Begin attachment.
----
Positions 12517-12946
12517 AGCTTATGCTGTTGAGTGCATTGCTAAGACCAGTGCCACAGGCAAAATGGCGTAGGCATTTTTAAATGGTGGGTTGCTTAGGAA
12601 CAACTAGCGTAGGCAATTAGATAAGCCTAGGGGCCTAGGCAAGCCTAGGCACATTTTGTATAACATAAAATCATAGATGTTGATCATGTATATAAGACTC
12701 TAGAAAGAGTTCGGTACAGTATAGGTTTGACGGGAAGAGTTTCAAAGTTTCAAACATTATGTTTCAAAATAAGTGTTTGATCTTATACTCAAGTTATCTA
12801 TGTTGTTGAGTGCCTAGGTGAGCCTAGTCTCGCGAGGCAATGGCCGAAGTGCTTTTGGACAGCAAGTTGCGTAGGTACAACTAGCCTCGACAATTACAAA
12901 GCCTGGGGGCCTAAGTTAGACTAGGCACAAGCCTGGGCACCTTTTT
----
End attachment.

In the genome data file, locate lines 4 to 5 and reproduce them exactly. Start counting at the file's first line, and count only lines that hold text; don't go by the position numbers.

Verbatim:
12701 TAGAAAGAGTTCGGTACAGTATAGGTTTGACGGGAAGAGTTTCAAAGTTTCAAACATTATGTTTCAAAATAAGTGTTTGATCTTATACTCAAGTTATCTA
12801 TGTTGTTGAGTGCCTAGGTGAGCCTAGTCTCGCGAGGCAATGGCCGAAGTGCTTTTGGACAGCAAGTTGCGTAGGTACAACTAGCCTCGACAATTACAAA